In Pakistan, Swat Valley police give up in face of Taliban attacks
Taliban struck a police station Wednesday. Many police are resigning because of death threats.
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During his training, Swat, which is located in the North West Frontier Province, about a five-hour-drive from Islamabad, was an idyllic place. Known as the "Switzerland of Pakistan," it was renowned for lush valleys, ragged mountainsides, and snowcapped peaks.
But in the past two years, Swat has been caught up in the throes of a violent insurgency that has repelled tourists and is forcing locals to manage their lives around curfews and bans – and prompting many to leave the area.
The latest violence struck Wednesday, when militants attacked and destroyed a police station, capturing – and later releasing – some 30 paramilitary soldiers and policemen. A Taliban spokesman said the Taliban had gotten promises from the men that they would quit their jobs.
Mr. Rehman resigned about four months ago when, he says, the situation became unlivable for him and other police officers. "My colleagues were being targeted and beheaded," he says. "I thought enough was enough, and decided to switch careers."
The local Taliban, who have organized themselves into a party titled the Tehrik-e-Nafaz-e-Shariat-e-Mohammadi, are targeting all pro-state elements – police, government officials, the Army. Led by radical cleric Maulana Fazlullah, the Taliban have issued repeated warnings to police officers. Last October, the Taliban distributed several pamphlets urging policemen to resign or face the consequences.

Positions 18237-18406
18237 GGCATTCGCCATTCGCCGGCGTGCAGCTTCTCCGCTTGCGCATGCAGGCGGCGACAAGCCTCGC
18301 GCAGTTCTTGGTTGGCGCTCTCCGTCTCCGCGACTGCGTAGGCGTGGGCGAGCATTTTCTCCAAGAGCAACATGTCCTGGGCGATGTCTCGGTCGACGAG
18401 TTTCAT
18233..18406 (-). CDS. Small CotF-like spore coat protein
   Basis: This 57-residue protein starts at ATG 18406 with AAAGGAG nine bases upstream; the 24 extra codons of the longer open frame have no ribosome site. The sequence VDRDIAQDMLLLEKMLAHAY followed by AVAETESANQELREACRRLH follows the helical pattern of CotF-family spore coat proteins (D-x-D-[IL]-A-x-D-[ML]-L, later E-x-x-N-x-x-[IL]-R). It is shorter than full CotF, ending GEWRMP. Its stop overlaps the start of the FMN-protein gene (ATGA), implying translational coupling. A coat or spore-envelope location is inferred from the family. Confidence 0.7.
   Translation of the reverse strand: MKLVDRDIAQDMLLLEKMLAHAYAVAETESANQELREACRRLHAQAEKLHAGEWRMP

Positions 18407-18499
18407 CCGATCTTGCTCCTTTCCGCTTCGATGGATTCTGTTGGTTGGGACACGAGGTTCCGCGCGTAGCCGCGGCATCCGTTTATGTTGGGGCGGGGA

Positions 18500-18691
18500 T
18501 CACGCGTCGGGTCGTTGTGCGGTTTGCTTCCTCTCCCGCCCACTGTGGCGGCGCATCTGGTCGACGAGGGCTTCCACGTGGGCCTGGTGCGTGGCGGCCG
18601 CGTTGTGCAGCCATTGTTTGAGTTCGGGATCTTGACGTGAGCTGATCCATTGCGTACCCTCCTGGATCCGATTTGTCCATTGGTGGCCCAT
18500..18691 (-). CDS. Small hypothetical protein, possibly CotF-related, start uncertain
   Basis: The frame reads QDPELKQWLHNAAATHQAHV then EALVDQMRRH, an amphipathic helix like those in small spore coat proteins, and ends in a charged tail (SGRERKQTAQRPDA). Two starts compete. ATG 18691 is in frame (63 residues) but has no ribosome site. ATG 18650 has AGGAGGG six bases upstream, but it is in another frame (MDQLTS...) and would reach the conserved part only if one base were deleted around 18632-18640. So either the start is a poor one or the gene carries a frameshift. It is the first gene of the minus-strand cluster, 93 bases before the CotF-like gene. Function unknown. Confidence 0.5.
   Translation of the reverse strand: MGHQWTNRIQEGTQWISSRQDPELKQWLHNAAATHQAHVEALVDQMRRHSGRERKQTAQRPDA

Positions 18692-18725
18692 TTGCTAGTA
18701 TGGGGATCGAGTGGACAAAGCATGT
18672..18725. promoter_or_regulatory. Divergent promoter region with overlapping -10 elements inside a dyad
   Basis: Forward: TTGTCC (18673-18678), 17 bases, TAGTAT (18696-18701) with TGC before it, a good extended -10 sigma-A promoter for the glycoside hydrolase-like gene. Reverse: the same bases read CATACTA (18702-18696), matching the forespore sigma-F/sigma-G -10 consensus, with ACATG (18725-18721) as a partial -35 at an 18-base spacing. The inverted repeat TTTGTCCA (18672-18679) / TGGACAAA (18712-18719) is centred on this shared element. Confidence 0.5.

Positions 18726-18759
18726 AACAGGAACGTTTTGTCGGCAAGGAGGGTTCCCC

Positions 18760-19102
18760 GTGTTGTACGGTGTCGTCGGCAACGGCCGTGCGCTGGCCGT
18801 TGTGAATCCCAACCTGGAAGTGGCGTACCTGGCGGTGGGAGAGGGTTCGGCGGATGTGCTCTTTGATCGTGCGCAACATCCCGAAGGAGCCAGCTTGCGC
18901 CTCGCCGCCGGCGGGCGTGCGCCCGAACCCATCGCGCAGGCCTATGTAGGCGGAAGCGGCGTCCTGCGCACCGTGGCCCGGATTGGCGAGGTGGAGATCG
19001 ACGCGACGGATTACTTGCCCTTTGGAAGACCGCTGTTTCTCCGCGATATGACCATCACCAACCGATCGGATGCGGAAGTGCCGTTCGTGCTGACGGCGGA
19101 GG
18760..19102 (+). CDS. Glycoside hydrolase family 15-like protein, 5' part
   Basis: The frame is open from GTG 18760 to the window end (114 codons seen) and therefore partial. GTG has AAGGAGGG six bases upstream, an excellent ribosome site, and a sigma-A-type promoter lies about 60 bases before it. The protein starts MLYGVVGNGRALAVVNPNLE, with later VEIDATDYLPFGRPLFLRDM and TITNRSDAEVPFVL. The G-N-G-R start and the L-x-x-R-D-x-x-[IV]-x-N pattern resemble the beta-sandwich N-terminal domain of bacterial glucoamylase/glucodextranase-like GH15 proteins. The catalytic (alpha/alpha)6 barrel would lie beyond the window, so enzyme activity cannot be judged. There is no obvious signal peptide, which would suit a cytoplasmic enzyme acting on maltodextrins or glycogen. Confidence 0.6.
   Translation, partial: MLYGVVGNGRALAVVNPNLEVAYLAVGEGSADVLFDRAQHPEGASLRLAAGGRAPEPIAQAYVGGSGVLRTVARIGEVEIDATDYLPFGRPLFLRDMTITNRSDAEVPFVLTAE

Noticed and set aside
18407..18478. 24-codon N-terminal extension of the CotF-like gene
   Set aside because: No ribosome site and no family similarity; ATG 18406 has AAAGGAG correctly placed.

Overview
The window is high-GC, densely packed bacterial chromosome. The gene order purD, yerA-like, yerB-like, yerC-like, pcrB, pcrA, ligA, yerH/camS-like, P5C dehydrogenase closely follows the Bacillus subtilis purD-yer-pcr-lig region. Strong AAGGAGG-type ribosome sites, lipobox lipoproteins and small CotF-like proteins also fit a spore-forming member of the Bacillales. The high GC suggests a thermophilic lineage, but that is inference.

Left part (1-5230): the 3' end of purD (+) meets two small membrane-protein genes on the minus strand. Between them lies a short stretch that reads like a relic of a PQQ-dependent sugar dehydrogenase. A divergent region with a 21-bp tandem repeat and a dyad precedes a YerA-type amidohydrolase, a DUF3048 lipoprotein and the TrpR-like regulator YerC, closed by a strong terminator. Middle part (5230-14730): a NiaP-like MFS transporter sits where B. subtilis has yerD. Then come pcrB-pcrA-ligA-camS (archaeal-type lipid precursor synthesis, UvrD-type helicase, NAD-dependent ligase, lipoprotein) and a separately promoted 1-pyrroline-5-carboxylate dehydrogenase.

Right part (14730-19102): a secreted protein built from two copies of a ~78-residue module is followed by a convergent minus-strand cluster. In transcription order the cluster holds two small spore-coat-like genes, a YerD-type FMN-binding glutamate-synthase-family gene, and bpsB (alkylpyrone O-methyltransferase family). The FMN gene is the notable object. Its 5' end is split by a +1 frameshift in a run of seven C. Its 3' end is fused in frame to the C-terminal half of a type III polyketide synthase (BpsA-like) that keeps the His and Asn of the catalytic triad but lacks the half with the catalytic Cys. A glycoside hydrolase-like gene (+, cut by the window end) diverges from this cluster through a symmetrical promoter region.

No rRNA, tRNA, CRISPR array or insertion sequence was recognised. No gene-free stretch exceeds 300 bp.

"We don't want to fight you [local policemen] as you are our own people," read one.
The Taliban advised policemen to advertise their names in a local paper if they quit.
Retired Army Gen. Talat Masood says that police officers will stay on the job only if they see government efforts to assist them.
"The militants have become very powerful, and the police, given their lack of anti-insurgency training and weapons, are helpless in front of them," he says. "The solution is for the government to establish some control in the valley and to provide the police force with the equipment and leadership needed for them to do their job."
But in the absence of required facilities, many police officers are following the path chosen by Rehman. Those who are not complying are paying a heavy price. In the last 10 months, more than 100 policemen have been killed in Swat, a district of 1.7 million people, by militant attacks. Many were kidnapped and then killed, their bodies publicly displayed.